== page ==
One last thing to consider is “Do I want my name associated with this thing??”  That could be the deciding factor: Your reputation could be at risk. I have rejected work due to previous “repairs” done with epoxy. I knew I could not undo the damage, and the epoxy and (very bad) earlier repairs could end up being blamed on me…. So I flatly refused to do the repairs. They were not happy, but better just they were unhappy than them and me, too.

What is the Exception?

What if the fiddle belongs to you, and you are hoping to sell it?  Let’s say you have found it at a garage sale, and are trying to decide whether to buy it. Then you have to decide, “Am I willing to work for less money per hour, in this case, just because it is important to me to return this fiddle to the market?” If the answer is “No!” then you simply can’t repair it. And, if you are offered it, you can’t take it…it’s that simple.

There have been instruments that I have acquired, one way or another, and later realized they were so cheaply made, or so badly damaged, that I was simply unwilling to mess with them. In those cases I have either given them away to be used as a decoration, or, in some cases, I simply burned them. Sounds terrible, I know, but there is such a thing as a “violin-shaped-object” (VSO) that was truly junk the day it was brand-new.

Some Final Notes:

There is a pretty wide spread in prices to cut a bridge (and other tasks): Some luthiers offer a “student-cut” and a “professional-cut”. A student-cut bridge has feet that conform to the violin, and it holds the strings at the right heights. Other than that, it is simply cut to a standard set of measurements. A “professional” bridge has more care taken with the fitting, and is cut with the tone of the violin in mind. This may take hours. Also, the bridge blank may vary from as little as 2 or 3 dollars to as much as 20 or 25, or more.

The most expensive blanks are not appropriate on most instruments, but the difference between a $3 and a $10 blank may be quite noticeable, so the range of prices is understandable. I don’t think I can do a “professional” cut well enough to justify the claim, so I charge the same for a bridge, regardless. And I do careful work, regardless.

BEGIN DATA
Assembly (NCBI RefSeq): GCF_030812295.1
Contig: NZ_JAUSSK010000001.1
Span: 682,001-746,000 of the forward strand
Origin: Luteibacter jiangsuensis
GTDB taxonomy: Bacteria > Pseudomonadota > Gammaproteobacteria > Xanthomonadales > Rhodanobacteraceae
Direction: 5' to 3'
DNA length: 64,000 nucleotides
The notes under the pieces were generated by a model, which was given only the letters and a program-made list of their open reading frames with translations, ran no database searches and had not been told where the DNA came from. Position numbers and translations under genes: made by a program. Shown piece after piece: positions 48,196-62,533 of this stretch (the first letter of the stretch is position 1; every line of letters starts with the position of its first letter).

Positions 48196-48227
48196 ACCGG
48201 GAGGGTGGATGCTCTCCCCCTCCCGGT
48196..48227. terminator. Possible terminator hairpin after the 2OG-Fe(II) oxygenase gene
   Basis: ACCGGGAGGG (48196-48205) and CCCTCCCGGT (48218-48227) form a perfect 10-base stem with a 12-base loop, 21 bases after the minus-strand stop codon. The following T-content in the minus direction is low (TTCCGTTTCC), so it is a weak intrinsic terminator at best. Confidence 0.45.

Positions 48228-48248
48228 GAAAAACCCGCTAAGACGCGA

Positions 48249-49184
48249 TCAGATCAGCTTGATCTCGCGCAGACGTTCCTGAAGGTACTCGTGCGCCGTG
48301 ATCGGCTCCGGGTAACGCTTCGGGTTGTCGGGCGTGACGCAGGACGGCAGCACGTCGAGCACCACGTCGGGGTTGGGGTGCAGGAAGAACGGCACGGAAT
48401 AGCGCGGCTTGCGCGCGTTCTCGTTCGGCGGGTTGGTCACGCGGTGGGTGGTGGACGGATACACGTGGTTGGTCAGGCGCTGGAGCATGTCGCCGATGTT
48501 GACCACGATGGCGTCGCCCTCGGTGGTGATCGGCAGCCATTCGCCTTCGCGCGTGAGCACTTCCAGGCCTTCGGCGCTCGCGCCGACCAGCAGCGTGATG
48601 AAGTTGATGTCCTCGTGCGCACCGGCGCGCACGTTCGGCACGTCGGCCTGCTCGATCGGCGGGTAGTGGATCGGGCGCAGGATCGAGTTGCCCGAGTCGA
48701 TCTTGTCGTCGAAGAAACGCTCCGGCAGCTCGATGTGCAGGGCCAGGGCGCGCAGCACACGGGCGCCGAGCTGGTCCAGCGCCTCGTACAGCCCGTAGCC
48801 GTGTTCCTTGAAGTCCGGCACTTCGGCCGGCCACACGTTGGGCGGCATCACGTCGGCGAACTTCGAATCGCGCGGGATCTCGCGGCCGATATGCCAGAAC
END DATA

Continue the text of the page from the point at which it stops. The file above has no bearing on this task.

Your Hourly Rate

Try to be aware of what mechanics shops in your area are charging per flat-time hour. If you know you are charging less per hour than they are, then you can stand by your prices, and your customers can rest assured they are not being overcharged. That should help put the final bill in perspective. This is definitely “skilled-labor”—or you shouldn’t be attempting it. I did not begin charging for my work at all, until after I had repaired more than 50 of my own instruments, which I had bought in various states of disrepair, and used as learning tools. (They were mine, and, whatever I did, they were better off than when I got them. I sold them at low prices when I had them set up and playing well: their owners were delighted with them. It was a “win” all the way around.) Remember that if you are maintaining a shop, insurance, and the like, you must take all that into consideration when setting your shop hourly rate. Otherwise you will be losing money and won’t know where it is going.

I hope this is helpful… If I have a fiddle come in sometime soon, that fits this scenario, I will add photos; but for now, this is the best I can do.

 

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What is an Archetier?

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Bow-making! An Archetier is a Bow-maker!

Of course, some people just call them “bowmakers”. (This is, of course, not to be confused with a bowyer: Those guys make bows for archers.) An archetier (yes, yes… bowmaker!) is someone who makes bows for instrument players– violins, violas, cellos, basses, and so forth.

Violinmakers are seldom bowmakers, and vice versa. The two are not necessarily mutually exclusive, it is just that they are definitely two complimentary but very different skills. Few people actively pursue both.

However, Paul Schuback, who is an extraordinarily fine violinmaker, was also trained in bowmaking during his apprenticeship in France. There he met a young woman, Lynn Hannings, who was training as a bowmaker. She followed on in that discipline and became a well-known professional bowmaker, and Paul went on to be a famous violinmaker (luthier).

Both have been my teachers, though briefly, and I have long desired to try to learn bowmaking as well as violin-making. I had taken Lynn’s class once, in California, just to learn to correctly re-hair a bow; but as I watched her other students building bows from scratch, I found myself wanting more and more to try my hand at that discipline.

So…you guessed it! I am trying to build a bow. I decided to try a bass-bow, simply because I think they are likely a little more forgiving in terms of exactitude (not much, but a little), and because they are bigger, thicker,  and probably easier for me to handle. (I could be wrong….)

For anyone with similar interest, here is a link to a priceless list of resources.

Wood selection:

By far, the most ideal wood for violin-bows is Pernambuco, from the Amazon rain-forest in Brazil. But…that wood is now an endangered species, and illegal to cut or ship, so it will be harder and harder to acquire. There are tons of it already cut and dry, but it is difficult to get. Other woods include Brazilwood, Snakewood (also called “Amourette”), Ipé, and Bloodwood.